The animals’ individual stories were sometimes heartbreaking—most of them had been removed from owners who kept them illegally, often in poor conditions.
The wolves, kept in small to medium-sized ‘packs’ throughout the 80 acres of the sanctuary, ranged from the friendly young one who begged the keeper for a scratch through the fence, to the wary animal (kept for nine years on a chain in someone’s back yard) who wouldn’t come near the fence, even for a venison snack.
The wolf pictured here was happy to approach the fence and display his remarkable sense of smell. As you can see in the photo, he is blind—cataracts. In the wild, a blind wolf would be driven from his pack—there’s no room for disability in the wild (at the sanctuary, he is kept in a pack of two to avoid this). In captivity, he clearly thrives, making his way by smell and hearing. While we watched, he sniffed out a chunk of meat thrown into the undergrowth, and our guide related how he had once caught a rabbit that wandered into his enclosure.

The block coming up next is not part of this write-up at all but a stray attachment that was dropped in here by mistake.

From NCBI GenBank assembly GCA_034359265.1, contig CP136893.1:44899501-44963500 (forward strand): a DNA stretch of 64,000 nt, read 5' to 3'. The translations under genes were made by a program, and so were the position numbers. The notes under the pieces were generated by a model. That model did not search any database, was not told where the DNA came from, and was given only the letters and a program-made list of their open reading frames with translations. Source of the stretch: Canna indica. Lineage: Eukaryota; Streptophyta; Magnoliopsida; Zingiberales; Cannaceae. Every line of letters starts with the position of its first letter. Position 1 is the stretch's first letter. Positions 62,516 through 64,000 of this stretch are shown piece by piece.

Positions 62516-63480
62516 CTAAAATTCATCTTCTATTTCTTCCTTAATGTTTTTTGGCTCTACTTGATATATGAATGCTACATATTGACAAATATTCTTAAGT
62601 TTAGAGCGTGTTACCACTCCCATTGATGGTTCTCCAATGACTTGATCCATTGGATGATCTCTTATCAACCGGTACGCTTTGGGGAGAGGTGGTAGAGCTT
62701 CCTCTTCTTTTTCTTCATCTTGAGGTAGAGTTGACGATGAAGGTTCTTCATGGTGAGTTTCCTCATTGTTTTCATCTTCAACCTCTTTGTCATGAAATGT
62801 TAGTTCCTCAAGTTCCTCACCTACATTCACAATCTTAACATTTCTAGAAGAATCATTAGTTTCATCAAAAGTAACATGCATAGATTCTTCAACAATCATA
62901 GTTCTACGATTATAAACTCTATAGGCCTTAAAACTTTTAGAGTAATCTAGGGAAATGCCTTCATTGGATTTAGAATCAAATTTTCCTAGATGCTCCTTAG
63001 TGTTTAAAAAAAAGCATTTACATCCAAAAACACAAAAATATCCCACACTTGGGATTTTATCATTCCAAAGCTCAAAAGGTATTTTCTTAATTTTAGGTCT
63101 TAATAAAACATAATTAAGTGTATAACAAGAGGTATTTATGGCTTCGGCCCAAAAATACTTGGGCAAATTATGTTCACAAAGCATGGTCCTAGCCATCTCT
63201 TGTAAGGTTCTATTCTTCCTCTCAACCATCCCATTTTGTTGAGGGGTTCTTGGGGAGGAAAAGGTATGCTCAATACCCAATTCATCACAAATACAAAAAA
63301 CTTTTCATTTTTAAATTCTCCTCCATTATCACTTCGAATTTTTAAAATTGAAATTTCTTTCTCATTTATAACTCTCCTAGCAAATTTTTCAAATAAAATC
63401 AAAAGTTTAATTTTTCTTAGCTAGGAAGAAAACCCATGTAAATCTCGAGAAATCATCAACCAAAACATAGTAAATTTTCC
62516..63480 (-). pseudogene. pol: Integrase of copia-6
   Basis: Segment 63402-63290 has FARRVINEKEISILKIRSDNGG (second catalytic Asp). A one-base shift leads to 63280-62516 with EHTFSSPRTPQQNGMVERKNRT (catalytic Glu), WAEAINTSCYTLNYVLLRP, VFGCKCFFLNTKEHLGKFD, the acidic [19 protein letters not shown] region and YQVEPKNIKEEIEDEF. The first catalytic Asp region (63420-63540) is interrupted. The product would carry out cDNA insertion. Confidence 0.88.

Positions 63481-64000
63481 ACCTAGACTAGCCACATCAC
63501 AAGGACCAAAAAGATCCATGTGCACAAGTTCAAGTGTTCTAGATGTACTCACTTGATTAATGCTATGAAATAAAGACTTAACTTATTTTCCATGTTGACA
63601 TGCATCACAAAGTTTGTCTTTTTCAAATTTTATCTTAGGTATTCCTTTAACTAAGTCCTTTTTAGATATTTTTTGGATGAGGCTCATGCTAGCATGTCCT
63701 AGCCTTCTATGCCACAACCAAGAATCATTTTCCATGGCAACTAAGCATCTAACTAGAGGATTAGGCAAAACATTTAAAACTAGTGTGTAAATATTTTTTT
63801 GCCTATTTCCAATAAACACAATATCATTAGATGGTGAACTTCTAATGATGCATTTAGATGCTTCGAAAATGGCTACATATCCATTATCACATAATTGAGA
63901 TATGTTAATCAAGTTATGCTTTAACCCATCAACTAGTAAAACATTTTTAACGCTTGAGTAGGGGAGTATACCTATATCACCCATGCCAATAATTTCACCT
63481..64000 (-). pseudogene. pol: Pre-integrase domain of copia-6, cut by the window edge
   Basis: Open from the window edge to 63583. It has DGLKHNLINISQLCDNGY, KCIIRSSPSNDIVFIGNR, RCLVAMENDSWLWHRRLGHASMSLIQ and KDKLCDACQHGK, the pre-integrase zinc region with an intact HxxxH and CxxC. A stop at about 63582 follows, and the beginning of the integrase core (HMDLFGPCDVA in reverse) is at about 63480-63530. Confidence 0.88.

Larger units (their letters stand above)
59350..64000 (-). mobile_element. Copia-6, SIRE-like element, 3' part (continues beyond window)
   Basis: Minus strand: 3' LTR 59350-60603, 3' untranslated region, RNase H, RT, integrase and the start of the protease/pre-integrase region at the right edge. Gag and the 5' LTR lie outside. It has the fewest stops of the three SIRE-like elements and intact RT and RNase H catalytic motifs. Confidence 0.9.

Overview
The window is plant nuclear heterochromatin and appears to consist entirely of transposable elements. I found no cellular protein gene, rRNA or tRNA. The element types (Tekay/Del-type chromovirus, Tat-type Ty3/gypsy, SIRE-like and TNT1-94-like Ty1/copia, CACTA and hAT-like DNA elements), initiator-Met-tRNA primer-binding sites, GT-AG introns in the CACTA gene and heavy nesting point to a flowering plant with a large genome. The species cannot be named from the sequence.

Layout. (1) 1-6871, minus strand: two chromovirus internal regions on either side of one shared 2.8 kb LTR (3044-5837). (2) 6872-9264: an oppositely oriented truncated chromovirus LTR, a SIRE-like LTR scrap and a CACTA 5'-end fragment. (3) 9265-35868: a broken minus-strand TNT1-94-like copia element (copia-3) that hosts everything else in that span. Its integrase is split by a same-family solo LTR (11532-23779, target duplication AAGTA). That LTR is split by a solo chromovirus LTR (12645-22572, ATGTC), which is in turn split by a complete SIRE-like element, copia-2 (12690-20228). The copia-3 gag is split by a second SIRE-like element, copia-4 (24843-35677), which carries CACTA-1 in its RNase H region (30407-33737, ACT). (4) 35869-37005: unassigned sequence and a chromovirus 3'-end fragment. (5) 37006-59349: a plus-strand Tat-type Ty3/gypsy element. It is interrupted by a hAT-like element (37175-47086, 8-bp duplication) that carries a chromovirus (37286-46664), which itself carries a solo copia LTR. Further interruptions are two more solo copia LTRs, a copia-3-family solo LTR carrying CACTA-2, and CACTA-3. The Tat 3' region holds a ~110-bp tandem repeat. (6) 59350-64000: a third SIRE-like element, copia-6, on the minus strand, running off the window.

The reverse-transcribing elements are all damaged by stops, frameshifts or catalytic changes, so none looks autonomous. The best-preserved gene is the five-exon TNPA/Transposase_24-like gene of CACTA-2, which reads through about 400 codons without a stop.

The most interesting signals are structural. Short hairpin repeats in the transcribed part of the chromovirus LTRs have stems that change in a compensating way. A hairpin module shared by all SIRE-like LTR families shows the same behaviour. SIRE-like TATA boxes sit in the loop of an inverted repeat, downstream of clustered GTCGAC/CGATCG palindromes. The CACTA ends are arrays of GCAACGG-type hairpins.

Seeing these wolves in captivity was nothing like hearing wild wolves howl at night in northern Minnesota. And the stories of how they cam to be at the sanctuary are a terrible symptom of humans’ desire for mastery over wild animals. But I was glad for the opportunity to see these marvelous animals up close, an to know that in spite of their sad pasts, they are now being cared for with compassion and respect for their physical and social needs.